Trammell S. Crow’s voice sounds exactly like the voice you imagine when you read the name “Trammell S. Crow.” It’s a big and dusty voice, a little burnt around the edges. While wandering the crowded and cosmopolitan floor of the World Climate Summit, in which the languages of a dozen countries clamored and swirled, Crow’s voice was as distinct as the Lone Star State he hails from. This is all a roundabout way to say that, as a fiscal conservative but a social liberal, Mr. Crow makes Republicans sound smooth.
The fourth of six children descended from real estate mogul Trammell Crow and his wife Margaret, Trammell S. Crow grew up around Dallas, Texas. As an heir to the Trammell Crow Company, one of the nation’s oldest developers and investors in commercial real estate, building things is in his blood. He started out as a warehouse leasing agent in Denver, moved on to developing residential subdivisions and worked his way up to developing large-scale commercial projects in Dallas. From 1986 to 1993, Mr. Crow served as the Chief Executive Officer of Trammell Crow International.
Mr. Crow also serves as the archetype of the Republican success story, but if we’re breaking things down into their political components, we’re going to have to get old school about it. Crow’s Republican ideals stretch back beyond the current party platform of science denial, to the days when Teddy Roosevelt demanded the preservation of national parks, when Richard Nixon called for the creation of the Environmental Protection Agency. Crow adheres to a longstanding Republican tradition of respecting the Earth’s bounty, which led to him founding Texas Business for Clean Air and participating in Republicans for Environmental Protection.
Crow’s most far-reaching environmental initiative has been the creation of Earth Day Texas in 2011. Not only an effort to change how Texans think about green, it’s Mr. Crow’s hope that the annual event changes how the rest of the country thinks about Texas.
Earth Day Texas: An Environmental Show and Tell
Crow created Earth Day Texas, a free event, with the intention of marrying two sectors that have seldom seen eye to eye: Business and Environmentalism. “Texas mentality,” Crow told Planet Experts at the World Climate Summit. He described his thought process prior to that first ceremony: “I said, ‘Okay, what do you do?’ You get environmental groups to show – not talk – and then you get businesses. And we should do it in the city of Dallas because they have a recycling program, and [Southern Methodist University]’s right down the street. SMU has an engineering department, and engineers and architects get it.”
With those four ingredients, said Crow, the university, the government, the NGOs and the businesses, the event couldn’t fail. That turned out to be a Texas-sized understatement. Earth Day Texas has been growing steadily for five years now. It’s also a huge event for families, and Crow expects to see 80,000 people attend in 2016.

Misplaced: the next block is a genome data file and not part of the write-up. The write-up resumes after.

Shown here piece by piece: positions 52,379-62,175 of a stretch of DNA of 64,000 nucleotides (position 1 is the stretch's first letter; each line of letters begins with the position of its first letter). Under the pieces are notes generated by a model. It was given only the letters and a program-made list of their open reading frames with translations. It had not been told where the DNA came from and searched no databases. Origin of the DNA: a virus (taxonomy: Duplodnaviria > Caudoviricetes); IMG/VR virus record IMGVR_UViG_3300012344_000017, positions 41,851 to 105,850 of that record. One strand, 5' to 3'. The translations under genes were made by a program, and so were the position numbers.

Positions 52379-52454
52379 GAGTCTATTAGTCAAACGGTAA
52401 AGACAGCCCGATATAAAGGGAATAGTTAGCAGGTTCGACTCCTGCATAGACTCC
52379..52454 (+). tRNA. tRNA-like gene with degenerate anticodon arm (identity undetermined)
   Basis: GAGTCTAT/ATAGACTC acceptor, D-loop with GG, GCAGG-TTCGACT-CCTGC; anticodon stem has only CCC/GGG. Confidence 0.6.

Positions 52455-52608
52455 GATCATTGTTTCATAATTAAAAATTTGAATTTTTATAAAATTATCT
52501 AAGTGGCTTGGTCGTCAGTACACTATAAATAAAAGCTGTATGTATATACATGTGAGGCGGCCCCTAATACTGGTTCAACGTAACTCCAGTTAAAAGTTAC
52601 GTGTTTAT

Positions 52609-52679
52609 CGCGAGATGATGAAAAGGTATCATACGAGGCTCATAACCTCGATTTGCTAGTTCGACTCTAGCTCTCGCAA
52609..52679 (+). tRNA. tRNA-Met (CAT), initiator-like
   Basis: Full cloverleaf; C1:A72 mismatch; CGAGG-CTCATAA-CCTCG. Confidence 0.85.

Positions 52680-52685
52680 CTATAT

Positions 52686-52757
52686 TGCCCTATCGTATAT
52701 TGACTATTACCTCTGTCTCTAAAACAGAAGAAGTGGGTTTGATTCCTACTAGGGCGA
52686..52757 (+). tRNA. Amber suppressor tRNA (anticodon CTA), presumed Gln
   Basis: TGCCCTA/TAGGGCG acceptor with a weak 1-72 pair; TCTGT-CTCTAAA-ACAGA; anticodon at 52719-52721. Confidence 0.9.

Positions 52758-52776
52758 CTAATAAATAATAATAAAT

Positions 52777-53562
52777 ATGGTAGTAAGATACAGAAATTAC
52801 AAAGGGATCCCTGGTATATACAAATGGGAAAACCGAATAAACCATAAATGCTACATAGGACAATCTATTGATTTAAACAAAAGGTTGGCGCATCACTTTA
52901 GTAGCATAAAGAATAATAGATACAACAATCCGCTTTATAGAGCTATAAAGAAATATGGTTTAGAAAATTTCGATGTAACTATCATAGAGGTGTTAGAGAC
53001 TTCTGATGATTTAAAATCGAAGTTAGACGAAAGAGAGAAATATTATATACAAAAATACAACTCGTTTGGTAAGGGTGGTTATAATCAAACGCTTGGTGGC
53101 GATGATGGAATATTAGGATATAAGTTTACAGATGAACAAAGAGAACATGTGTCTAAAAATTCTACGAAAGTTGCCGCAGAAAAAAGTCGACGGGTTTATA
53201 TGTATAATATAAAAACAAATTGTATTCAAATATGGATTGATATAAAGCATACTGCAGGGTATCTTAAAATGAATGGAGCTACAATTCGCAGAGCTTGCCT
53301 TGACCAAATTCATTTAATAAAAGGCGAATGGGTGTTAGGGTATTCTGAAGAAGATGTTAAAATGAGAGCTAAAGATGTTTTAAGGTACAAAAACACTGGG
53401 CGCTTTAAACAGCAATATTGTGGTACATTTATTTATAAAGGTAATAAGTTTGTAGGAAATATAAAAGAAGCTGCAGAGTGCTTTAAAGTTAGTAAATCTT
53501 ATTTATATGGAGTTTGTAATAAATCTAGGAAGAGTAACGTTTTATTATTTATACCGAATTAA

At the exhibition, Texans learn how to improve their health and lower their cost of living. At the same time, they learn how companies and organizations are collaborating on green goals. For their part, environmental groups have been cautiously supportive of this collaboration. There are, however, some holdouts.
Crow grinned his wily grin as he recounted a discussion he had with the Sierra Club. “The Sierra Club’s old fashioned,” he said, “they still think business is the bad guy. So one time they called me in front of their chapter, and everybody’s 65- and 75-years-old! It’s the same old guys that were there in the sixties, and they’re thinking the same way. They said, ‘You can’t have ExxonMobil!’ We said, ‘F— you!'”
Crow’s laughter is infectious, and he assured me that the exchange was a little more amicable than that.
Texas Is Already Greener Than You Think
“We produce more wind energy than any state in the union,” said Crow. And not by a little. In 2014, Texas wind energy alone accounted for 4.4 percent of the electricity produced in the USA. Here are some quick figures, courtesy of the American Wind Energy Association:
- At 16,406 megawatts (MW), Texas leads the country in installed wind capacity.
- It also ranks first in wind capacity under construction, at 6,343 MW.
- The wind energy industry has provided the state $26.3 billion in capital investment and supports over 17,000 wind-related jobs.
- In 2014, wind energy provided nine percent of all in-state electricity production, powering the equivalent of 3.6 million homes.
- By 2030, the Department of Energy projects that Texas could produce enough wind energy to power the equivalent of 15.4 million average American homes.
Yet despite these major wind wins, the state remains synonymous with Big Oil. “We haven’t been good about getting the story out,” admitted Crow. “We’re working on that.”
Meanwhile, Crow is working on his fellow Republicans. “The surveys show 48 percent of all Republicans believe in [man-made] global warming, something needs to be done about it, and they’re willing to pay taxes for it,” he said. “But when they go to the poll, there’s a cognitive dissonance there. The candidates and the incumbents are denying it, and they know. That’s disingenuous. And it’s because of the money.”
It’s the same old story, he added sadly. But the global winds are changing, and he had high hopes for what impact COP21 would have on changing the Republican platform. In Texas, the attitudes (if not the votes) are already changing.
“The average Republican in the state of Texas believes in global warming,” said Crow, “and that something should be done. But when they go to the poll, they don’t click.”
I said I didn’t understand that. “The studies don’t understand it!” said Crow.
That leaves just one answer. “We’re going to beat it,” he said with a wry smile.
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